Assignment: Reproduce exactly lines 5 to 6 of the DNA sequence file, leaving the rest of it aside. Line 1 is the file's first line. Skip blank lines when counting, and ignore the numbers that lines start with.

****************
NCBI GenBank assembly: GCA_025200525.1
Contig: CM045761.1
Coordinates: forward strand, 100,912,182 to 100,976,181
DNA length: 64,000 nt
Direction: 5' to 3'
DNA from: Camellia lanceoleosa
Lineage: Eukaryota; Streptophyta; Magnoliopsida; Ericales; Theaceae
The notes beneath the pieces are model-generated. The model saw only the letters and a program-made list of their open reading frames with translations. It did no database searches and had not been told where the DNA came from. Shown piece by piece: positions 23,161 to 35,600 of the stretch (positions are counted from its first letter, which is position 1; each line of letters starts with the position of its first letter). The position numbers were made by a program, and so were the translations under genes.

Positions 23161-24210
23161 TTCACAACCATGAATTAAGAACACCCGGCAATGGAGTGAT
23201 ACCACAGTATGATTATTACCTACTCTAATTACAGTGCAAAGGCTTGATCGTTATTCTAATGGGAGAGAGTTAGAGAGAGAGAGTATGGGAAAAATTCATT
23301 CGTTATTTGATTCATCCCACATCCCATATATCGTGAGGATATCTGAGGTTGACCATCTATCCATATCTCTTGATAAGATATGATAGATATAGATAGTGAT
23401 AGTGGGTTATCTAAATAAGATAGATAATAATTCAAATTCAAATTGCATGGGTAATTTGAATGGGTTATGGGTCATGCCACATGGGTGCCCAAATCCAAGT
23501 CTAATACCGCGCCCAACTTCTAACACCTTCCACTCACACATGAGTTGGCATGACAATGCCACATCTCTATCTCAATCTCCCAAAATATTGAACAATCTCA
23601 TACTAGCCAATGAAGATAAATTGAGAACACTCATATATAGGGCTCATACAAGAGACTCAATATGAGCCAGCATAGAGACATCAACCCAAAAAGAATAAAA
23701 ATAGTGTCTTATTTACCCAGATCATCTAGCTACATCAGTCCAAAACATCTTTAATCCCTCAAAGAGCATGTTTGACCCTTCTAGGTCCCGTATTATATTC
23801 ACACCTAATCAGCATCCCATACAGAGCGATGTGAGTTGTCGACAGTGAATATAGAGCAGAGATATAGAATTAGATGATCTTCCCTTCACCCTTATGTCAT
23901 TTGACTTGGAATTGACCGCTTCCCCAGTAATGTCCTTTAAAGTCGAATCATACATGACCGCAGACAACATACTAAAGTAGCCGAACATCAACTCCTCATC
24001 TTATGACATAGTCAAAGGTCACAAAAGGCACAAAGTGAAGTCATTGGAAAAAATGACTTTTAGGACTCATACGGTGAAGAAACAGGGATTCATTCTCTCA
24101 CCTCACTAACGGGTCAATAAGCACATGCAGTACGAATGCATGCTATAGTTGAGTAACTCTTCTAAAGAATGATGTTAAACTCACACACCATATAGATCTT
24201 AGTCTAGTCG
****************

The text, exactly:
Direction: 5' to 3'
DNA from: Camellia lanceoleosa